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PAROTID GLANDS Paired parotid glands are largest of salivary glands

Parotid Gland:

Parotid Gland below and in front of the external auditory meatus behind the ramus of the mandible Wedge-shaped when viewed externally , with the base above & the apex behind the angle of the mandible

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Wedge-shaped in horizontal section with the base in the lateral position and apex against the pharyngeal wall. It exhibits 3 surfaces: Lateral Anteromedial Posteromedial


Lobes The facial nerve courses horizontally through the gland and divides it into: Superficial lobe Deep lobe Superficial lobe Deep lobe Facial nerve


GROSS ANATOMY Weight – 25g. Shape – Inverted pyramid. Surface – Irregular, lobulated.

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Site – in the parotid region bounded by Front – posterior border of body of ramus. Behind – mastoid process and sternocleidomastoid muscle. Below – digastric and stylohyoid. Above – external acoustic meatus and TMJ. Medially – Styloid process.


Capsules two capsules: An inner connective tissue capsule An outer dense fibrous capsule derived from the investing layer of the deep cervical fascia Above the gland, the: Superficial layer gets attached to the zygomatic arch Deep layer gets attached to the tympanic plate of temporal bone A portion of fascia extending from the styloid process to the angle of mandible is called stylomandibular ligament . It separates the parotid gland from the submandibular gland


RELATIONS Superficial (lateral): Skin & superficial fascia Great auricular nerve Parotid lymph nodes Superior: External auditory meatus Temporomandibular joint Its glenoid process is related to the auriculo -temporal nerve

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Anteromedial : Stylomandibular ligament Medial pterygoid Posterior border of the ramus of mandible Massater Terminal branches of the facial nerve Temporo-mandibular joint

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Posteromedial : Carotid sheath with its contents Styloid process & attached muscles Facial nerve Posterior belly of digastric muscle Mastoid process Sternocleidomastoid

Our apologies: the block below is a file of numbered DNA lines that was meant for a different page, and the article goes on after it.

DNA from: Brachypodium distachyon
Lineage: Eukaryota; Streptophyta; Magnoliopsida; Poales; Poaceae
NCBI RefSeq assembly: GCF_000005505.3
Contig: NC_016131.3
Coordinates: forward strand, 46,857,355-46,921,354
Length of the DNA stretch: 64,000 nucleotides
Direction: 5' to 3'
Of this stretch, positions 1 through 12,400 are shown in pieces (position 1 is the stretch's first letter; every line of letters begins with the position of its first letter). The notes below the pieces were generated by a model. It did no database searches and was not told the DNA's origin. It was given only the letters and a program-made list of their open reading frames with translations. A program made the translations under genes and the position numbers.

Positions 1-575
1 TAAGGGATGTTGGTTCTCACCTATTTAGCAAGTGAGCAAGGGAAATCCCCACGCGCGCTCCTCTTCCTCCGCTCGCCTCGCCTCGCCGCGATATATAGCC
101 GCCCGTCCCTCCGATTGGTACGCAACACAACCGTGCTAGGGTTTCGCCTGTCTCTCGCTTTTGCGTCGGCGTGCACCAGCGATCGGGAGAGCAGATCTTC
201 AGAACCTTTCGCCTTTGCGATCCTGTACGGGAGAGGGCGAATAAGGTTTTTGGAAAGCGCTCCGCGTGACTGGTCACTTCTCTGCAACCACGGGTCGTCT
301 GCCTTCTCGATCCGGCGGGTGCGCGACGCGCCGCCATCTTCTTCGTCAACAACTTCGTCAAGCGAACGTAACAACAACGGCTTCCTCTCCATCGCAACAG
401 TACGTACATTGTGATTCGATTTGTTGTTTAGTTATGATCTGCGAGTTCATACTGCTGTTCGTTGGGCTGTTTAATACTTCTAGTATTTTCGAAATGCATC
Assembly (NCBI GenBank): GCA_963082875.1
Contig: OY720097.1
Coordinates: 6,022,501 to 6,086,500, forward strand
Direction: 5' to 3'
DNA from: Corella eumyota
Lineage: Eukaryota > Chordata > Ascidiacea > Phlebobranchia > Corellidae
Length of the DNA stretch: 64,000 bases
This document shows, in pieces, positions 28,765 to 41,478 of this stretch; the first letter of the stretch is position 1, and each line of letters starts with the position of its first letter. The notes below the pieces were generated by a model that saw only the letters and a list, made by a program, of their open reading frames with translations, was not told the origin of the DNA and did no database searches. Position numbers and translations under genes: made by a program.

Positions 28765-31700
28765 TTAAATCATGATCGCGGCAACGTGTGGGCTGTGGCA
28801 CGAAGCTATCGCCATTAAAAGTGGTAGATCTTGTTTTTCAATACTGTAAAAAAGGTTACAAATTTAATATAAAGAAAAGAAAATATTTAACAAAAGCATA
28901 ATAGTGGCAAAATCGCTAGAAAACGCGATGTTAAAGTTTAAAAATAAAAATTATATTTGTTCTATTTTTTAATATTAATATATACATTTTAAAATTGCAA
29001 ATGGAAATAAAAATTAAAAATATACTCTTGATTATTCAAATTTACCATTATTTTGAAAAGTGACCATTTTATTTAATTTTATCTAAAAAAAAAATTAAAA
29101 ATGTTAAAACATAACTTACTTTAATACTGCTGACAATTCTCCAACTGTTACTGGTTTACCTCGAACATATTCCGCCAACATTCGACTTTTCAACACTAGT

The Parotid Bed:

The Parotid Bed

Structures Within Parotid Gland:

Structures Within Parotid Gland Auriculotemporal nerve External carotid artery Retromandibular vein Facial nerve A few lymph nodes are scattered in the substance of the gland Deep Superficial

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Apex – overlaps posterior belly of digastric and part of carotid triangle . Structures through the apex cervical branch of facial nerve. anterior division of retro-mandibular vein. Formation of external jugular vein.

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Base – related to external acoustic meatus and posterior aspect of TM joint. Structures through the base – Temporal branch of facial nerve. Superficial temporal vessels. Auriculotemporal nerve.


Processes Glenoid process , that extends upward behind the TMJ, in front of external auditory meatus Facial process , that extends anteriorly onto the masseter muscle Accessory process small part of facial process lying along the parotid duct Pterygoid process , that extends forward from the deeper part, lies between the medial pterygoid muscle & the ramus of mandible Carotid process , that lies posterior to the external carotid artery The gland is an irregular lobulated mass, sends ‘ processes ’ in various directions.

Parotid (Stensen’s) Duct:

Parotid ( Stensen’s ) Duct About 2 inches long Emerges from the facial process of the gland Passes forward over the lateral surface of the masseter muscle about a fingerbreadth below the zygomatic arch accompanied by the: transverse facial vessels & upper zygomatic branches of facial nerve above lower zygomatic branches of facial nerve below

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Turns around the anterior border of masseter muscle Pierces the: Buccal pad of fat Buccopharyngeal fascia Buccinator muscle & Buccal mucosa Parotid duct Buccinator Masseter

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Opens into the vestibule of mouth on a small papilla, opposite the second upper molar tooth

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The oblique passage of the duct in the buccinator muscle acts as a valve-like mechanism & prevents inflation of the duct during blowing Parotid Duct The duct can be rolled over the clenched masseter muscle The duct is represented by the middle 1/3 of a line extending from the tragus of the auricle to a point midway between the ala of nose & upper lip